Abominable Europe

by Henry on February 9, 2004

I didn’t blog much last week because Peter Katzenstein, a famous international relations scholar, was workshopping a book manuscript over three days at the University of Toronto; it was a fun and interesting discussion, but quite time consuming. One of Peter’s observations struck me as blogworthy – he was trying to get at the reasons why many US right wingers, and especially conservative legal scholars, have a visceral dislike for the European Union and all its doings.^1^ Part of the explanation is surely power politics, and the perception of the EU as a potential rival, but surely it goes beyond this. Much American debate gives the impression that the European Union is somehow worse for American interests and world peace than Russia or China. Peter’s take on it was that much of the animus derives from the hostility of the US right wing to internationalism in all its forms, and in particular to the idea that international law should take precedence over national law under certain circumstances. If, as Peter argues, the EU’s fundamental identity involves the primacy of public international law within the jurisdiction of its member states, then it’s easy to see why strict constructionists and others who believe in the primacy of the (US) constitution, would view the EU as abhorrent. On this account, the problem that the EU poses for the US right isn’t that it’s an incipient rival, or even a spoiler like France. It’s that if you take a certain stance on the relationship between international law and domestic sovereignty, the EU appears to be an abomination, something that shouldn’t exist. It’s not a state – nor is it likely to become one anytime soon. Nor is it a simple international organization. Instead, it’s something between the two – an unnatural hybrid of sorts, in which national policy makers increasingly become entangled in a supranational legal order. It’s enough to give Robert Bork hives.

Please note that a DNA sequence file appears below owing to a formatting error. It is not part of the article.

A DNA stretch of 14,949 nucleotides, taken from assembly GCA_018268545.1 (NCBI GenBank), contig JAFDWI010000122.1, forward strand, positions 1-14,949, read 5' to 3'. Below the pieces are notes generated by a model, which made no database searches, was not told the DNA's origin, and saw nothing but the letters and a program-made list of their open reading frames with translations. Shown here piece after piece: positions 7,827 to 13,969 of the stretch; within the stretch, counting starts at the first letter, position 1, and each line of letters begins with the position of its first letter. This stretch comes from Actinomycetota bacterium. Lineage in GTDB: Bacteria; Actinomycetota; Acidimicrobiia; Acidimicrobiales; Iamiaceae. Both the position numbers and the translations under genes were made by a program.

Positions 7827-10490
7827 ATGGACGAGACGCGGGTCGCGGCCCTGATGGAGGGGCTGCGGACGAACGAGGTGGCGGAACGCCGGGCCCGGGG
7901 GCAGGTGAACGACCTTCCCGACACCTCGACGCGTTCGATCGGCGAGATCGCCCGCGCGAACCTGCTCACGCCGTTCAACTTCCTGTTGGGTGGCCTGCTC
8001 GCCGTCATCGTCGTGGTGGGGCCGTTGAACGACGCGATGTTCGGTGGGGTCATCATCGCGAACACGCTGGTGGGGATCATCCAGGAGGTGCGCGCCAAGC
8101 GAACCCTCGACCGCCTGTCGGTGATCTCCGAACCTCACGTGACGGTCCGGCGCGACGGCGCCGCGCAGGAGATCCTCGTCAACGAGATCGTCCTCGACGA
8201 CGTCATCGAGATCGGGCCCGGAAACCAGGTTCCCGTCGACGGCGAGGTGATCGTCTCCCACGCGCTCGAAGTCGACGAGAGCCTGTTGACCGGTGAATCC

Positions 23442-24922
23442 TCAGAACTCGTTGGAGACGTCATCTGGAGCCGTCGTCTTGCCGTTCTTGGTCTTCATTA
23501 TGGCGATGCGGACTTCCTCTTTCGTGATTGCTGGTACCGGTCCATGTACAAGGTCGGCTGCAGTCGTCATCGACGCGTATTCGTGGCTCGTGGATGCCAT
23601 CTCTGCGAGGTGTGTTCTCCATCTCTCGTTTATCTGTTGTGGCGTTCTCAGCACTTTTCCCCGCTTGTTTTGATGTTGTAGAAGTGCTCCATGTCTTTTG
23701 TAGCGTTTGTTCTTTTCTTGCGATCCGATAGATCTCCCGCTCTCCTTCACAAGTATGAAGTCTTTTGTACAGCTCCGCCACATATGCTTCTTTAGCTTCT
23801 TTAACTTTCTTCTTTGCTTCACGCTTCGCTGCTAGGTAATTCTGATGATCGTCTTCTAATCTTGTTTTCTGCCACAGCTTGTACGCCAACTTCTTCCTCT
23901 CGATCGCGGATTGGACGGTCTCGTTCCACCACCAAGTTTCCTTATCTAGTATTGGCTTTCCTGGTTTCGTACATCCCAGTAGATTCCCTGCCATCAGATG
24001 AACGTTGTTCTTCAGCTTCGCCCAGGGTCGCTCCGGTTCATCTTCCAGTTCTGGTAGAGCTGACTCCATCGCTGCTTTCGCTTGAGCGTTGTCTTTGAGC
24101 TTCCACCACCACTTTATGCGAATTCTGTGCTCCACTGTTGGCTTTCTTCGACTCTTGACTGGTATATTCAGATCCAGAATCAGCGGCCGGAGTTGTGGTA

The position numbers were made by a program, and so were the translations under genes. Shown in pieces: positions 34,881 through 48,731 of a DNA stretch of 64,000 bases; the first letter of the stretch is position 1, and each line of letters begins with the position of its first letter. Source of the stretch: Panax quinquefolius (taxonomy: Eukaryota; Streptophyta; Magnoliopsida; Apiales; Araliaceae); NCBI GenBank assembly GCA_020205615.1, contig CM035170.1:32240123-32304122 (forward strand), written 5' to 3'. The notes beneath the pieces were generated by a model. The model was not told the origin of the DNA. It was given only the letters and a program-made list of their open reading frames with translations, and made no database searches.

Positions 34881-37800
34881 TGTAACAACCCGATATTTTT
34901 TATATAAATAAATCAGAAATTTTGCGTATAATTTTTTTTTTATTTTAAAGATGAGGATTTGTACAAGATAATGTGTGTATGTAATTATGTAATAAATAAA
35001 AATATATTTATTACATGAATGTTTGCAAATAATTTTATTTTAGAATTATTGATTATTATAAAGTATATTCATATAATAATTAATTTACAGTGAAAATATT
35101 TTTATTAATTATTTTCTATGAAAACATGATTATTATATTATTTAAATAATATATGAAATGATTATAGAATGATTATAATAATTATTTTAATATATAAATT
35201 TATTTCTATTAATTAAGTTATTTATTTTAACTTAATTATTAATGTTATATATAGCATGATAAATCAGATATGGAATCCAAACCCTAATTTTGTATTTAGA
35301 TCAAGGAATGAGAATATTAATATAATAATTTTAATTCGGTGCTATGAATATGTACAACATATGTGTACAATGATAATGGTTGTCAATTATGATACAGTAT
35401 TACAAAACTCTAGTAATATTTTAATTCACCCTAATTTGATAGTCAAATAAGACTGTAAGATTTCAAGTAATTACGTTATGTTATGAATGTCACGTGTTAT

^1^ For the record, Peter also had some hard words about anti-Americanism in Europe.

{ 31 comments }

1

Keith M Ellis 02.09.04 at 5:38 pm

I think he is absolutely correct. Sovereignity is a fetish for these people.

2

Matt 02.09.04 at 5:41 pm

Well, it’s not just American conservatives. Unless I’m missing the point in a big way, European conservatives don’t care much for the EU either, and for the same reasons. In fact, it’s sort of an interesting case– American conservatives acting in a ‘classically’ conservative fashion.

3

Omri 02.09.04 at 5:55 pm

There are other reasons, as well. The EU started
out as a narrowly defined bureaucracy established
to facilitate trade. Then it grew. And grew. And grew. Conservatives hate that.

4

Timothy Burke 02.09.04 at 5:56 pm